Liability is a key issue in any Florida car accident case. Many cases will involve a party who was clearly at fault. Florida, however, makes it possible for such a driver to escape fault if they can establish that they lost consciousness while driving and such a loss is what caused the accident. A Plaintiff, however, may be able to prevail in their claim if the defendant asserts such a defense. Contact our office today if you have been involved in a car accident
This article will address three aspects of how losing consciousness impacts car accident cases. These three aspects include:
- Florida law regarding losing consciousness and car accident liability
- Evidence that will assist a Plaintiff against such a defense
- How discovery can be used to gather the required evidence
We will discuss each of these issues in turn.
Florida Law Regarding Car Accidents and the Loss Of Consciousness
Florida has established a legal principle that the unforeseeable loss of consciousness can be a “complete defense” to negligence claims arising from a car accident. Hernandez v. Mishali, 319 So. 3d 753 (Fla: Dist. Court of Appeals, 3rd Dist. 2021). In other words, if a driver causes an accident and it is found that their loss of consciousness is what caused the wreck, then they may not be found liable for the victim’s injuries. While at first glance this law may make it seem that any driver can escape liability by making such a claim, such is not the case. The issue of whether or not a defendant actually lost consciousness and whether such a loss was unforeseeable is an issue that must be decided by the jury. In other words, a defendant will need to present proof of their claim and a Plaintiff will have the opportunity to rebut such proof.
Evidence Which a Plaintiff Can Present In Regard to the Sudden Loss of Consciousness Defense
When a defendant in a car accident case claims that they unforeseeably lost consciousness, it will be up to the jury to decide whether or not such a loss actually happened. While a jury, in theory, could reach such a conclusion solely on a Plaintiff’s stating that they “blacked out,” most juries will not accept such a claim without some form of proof. With that said, if the defendant is making such a claim then there is often evidence which a Plaintiff can present which is contrary to such claims.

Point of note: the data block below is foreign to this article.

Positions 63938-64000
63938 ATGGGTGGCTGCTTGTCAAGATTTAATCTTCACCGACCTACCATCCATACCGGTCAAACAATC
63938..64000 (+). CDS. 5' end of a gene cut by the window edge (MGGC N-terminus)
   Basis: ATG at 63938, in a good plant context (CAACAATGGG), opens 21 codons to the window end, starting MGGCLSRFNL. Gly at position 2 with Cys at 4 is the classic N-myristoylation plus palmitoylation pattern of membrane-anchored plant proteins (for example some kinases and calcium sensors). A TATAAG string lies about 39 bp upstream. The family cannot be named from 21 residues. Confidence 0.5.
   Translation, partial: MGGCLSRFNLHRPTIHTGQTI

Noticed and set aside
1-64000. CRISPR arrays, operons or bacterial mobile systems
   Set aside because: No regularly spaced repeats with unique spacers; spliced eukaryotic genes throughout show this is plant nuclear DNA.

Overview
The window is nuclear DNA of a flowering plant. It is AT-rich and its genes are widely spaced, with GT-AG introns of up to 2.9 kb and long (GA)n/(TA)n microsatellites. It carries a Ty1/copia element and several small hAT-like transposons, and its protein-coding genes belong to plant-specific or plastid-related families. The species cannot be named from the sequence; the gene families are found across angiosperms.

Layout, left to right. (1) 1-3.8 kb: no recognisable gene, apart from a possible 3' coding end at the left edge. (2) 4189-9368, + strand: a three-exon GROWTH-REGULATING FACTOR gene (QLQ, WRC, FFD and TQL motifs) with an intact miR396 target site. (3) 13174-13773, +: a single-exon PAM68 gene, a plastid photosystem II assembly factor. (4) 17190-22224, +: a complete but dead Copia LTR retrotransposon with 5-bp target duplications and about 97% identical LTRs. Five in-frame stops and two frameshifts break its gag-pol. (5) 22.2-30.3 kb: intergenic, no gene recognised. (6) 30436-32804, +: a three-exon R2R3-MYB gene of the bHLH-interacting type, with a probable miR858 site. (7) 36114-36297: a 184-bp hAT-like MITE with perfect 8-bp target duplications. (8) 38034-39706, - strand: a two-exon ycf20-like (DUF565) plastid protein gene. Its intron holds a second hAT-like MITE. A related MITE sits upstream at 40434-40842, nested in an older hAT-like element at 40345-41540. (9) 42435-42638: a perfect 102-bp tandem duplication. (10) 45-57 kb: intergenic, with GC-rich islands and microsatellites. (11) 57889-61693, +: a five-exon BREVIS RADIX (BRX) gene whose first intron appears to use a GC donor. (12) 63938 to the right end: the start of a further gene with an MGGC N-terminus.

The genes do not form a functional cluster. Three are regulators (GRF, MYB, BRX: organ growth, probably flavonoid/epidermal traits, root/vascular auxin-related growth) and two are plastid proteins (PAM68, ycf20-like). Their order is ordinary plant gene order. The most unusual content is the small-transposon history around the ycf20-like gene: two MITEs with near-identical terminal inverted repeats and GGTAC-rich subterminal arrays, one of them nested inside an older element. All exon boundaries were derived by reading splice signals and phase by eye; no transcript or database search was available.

- Medical records showing that the defendant had no history of blacking out, fainting, etc. – If a defendant is shown to have no history of such issues then a jury may be less likely to believe that they lost consciousness in the current instance.
- Medical records showing that a medical condition made the loss of consciousness foreseeable – As stated above, the loss of consciousness must have been unforeseeable for the defendant to claim it as a defense. If the defendant’s medical records show that they had a medical condition, which created a risk of such a problem, then it can be argued that the situation was actually foreseeable.
- Conduct by the defendant which created a risk of blacking out – Evidence may well establish that the defendant’s own conduct created a risk of them blacking out. Such conduct can include driving while on prescription medication, driving while deprived of sleep, etc.